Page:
In 1993, President Clinton wrote: "Through prayer our people take a moment away from the concerns of everyday life to understand the greater power that gives us guidance.  We come together in an act common to all religions." In 1994, he wrote "I encourage the citizens of this great Nation to gather, each in his or her own manner, to recognize our blessings, acknowledge our wrongs, to remember the needy, to seek guidance for our challenging future, and to give thanks for the abundance we have enjoyed throughout our history." In 1997, "...let us uphold the tradition of observing a day in which every American, in his or her own way, may come before God seeking increased peace, guidance, and wisdom for the challenges ahead."

Something I found especially interesting in the above presidential statements is the presence of what I consider the essence of prayer - seeking wisdom and guidance and also expressing gratitude for our blessings.

Just as an aside -- a U.S. District Court judge has ruled that a nationally "enforced" day of prayer is unconstitutional. In other words, the government cannot mandate us, or force us, to have a day of prayer. We are all free to do so, or not.

The Best Prayer: Gratitude

The Day of Prayer falls for me a bit in the same category as Thanksgiving Day. The reason I compare the Day of Prayer to the Day of Thanksgiving, is that these are two things that should not be relegated to one day only. And of course I know they are not, but perhaps the Day of Prayer as well as Thanksgiving can serve as reminders for us that our whole life is a prayer and an act of thanks-giving. And if it is not, then maybe we need to consider making it that way.

Which brings me to another point. What is the best prayer? Gratitude! A heart full of gratitude for what we've received, what we have, and what is coming our way. Thanksgiving is not only for that one day in the autumn when traditionally we are thankful for the harvest. Thanks-giving and being grateful is for every day, every moment, every thought.

And in the same way, the Day of Prayer is not just on this first Thursday of May, but it is in every breath we take and every move we make. We are constantly praying whether we are conscious of it or not. When we mutter under our breath, "I don't think this will work", that's a prayer. When we say, "wow, that turned out great!", that's a prayer also.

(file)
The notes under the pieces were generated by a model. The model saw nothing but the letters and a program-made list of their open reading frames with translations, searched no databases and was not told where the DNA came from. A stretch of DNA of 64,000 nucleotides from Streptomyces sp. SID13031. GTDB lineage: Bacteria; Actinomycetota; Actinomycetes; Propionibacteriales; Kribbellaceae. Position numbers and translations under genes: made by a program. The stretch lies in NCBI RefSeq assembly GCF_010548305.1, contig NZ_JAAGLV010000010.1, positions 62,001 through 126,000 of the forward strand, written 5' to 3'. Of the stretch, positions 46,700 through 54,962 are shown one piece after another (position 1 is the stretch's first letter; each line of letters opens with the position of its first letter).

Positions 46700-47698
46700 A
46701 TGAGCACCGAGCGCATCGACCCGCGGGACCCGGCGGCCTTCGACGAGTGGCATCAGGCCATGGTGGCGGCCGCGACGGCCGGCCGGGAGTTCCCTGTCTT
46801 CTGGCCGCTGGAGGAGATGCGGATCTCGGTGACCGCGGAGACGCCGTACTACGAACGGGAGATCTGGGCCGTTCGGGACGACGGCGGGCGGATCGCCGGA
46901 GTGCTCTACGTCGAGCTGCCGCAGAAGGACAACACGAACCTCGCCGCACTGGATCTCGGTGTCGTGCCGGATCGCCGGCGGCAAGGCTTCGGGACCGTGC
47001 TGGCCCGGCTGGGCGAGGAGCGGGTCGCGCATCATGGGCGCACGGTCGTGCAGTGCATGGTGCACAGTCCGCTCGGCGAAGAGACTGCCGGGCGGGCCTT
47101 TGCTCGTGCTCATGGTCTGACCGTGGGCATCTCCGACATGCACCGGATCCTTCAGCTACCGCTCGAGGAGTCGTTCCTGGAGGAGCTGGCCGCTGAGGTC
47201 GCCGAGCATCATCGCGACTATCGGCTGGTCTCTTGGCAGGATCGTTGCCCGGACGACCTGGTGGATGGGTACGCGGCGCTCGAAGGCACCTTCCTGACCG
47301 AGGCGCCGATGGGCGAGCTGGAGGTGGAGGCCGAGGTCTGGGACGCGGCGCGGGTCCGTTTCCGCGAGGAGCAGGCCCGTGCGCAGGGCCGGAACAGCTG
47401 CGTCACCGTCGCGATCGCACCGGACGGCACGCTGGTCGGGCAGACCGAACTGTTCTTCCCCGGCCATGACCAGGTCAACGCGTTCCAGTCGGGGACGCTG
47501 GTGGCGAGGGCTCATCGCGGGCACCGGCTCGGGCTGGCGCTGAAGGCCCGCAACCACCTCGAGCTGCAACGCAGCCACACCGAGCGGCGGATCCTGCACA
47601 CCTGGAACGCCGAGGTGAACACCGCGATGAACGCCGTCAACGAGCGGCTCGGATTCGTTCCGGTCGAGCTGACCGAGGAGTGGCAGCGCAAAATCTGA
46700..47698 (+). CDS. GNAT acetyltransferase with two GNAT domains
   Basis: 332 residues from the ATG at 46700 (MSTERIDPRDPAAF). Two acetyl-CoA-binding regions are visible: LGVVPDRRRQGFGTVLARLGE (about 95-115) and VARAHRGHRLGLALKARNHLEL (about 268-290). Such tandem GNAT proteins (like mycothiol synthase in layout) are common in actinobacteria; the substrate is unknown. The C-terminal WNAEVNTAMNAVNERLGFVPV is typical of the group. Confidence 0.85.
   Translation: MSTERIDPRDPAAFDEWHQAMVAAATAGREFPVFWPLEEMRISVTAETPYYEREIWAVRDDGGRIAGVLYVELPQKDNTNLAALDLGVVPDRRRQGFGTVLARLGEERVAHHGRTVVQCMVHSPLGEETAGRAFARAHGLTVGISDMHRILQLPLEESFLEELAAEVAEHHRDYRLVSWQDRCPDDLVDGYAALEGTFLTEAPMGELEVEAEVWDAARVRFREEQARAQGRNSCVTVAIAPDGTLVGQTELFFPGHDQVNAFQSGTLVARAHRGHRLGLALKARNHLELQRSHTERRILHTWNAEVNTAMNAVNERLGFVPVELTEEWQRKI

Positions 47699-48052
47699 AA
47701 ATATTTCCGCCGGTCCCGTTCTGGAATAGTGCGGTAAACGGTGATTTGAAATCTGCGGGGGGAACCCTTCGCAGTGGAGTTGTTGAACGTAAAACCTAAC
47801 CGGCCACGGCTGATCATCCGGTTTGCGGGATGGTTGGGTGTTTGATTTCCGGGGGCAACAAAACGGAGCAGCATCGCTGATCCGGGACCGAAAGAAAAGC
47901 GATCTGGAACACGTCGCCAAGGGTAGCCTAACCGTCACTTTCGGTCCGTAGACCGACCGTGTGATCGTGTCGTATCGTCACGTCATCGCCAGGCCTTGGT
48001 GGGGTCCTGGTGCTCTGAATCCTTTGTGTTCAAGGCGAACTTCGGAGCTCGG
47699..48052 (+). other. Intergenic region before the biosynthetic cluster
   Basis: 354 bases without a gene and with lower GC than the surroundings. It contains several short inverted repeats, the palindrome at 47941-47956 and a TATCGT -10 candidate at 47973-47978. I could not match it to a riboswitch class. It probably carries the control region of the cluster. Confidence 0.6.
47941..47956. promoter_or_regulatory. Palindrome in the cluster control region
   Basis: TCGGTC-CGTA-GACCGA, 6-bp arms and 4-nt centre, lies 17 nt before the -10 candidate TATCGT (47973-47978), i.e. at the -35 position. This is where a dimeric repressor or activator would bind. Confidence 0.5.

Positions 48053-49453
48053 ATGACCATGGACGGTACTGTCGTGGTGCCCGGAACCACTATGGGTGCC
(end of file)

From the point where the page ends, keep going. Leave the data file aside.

I know that realistically it's difficult to have each thought be one of gratitude. But the important thing is that when we find our thoughts heading the other direction, we say CANCEL, and replace those negative thoughts with thoughts of gratitude... for whatever we can think of. Even if it's that we are alive, or that we have a roof over our head, that we had something to eat today, or that it's sunny outside. Anything! Gratitude is a feeling and when you're sending out that energy, then it reverberates in the Universe, which then says YES, and you get more things to be grateful for.

A Daily Prayer or Mantra

I read a great affirmation in a book entitled: Making Miracles, and this thought has become my new mantra:

I don't know what going to happen, but I KNOW it's going to be GREAT!

So let this be our new prayer:

I don't know what's going to happen, but I KNOW it's going to be GREAT! Thank you, thank you, thank you! Love, Love, Love!

Related Book

(The affirmation mentioned at the end of this article is taken from this book):

Making Miracles -- Creating New Realities for Your Life and Our World
(previously released as: Holding a Butterfly — An Experiment in Miracle-Making)
by Lynn Woodland.

Making Miracles -- Creating New Realities for Your Life and Our World (previously released as: Holding a Butterfly — An Experiment in Miracle-Making) by Lynn Woodland.This is a book about consciousness, time, quantum science, and God, all woven into a series of practical, personal experiments in miracle-making. It goes far beyond current teachings of the law of attraction and will sweep readers up in a collaborative experiment that pushes all the boundaries of human potential.

Click here for more info and/or to order the new edition of this book

About The Author

Marie T. Russell is the founder of InnerSelf Magazine (founded 1985). She also produced and hosted a weekly South Florida radio broadcast, Inner Power, from 1992-1995 which focused on themes such as self-esteem, personal growth, and well-being. Her articles focus on transformation and reconnecting with our own inner source of joy and creativity.

Creative Commons 3.0: This article is licensed under a Creative Commons Attribution-Share Alike 3.0 License. Attribute the author: Marie T. Russell, InnerSelf.com. Link back to the article: This article originally appeared on InnerSelf.com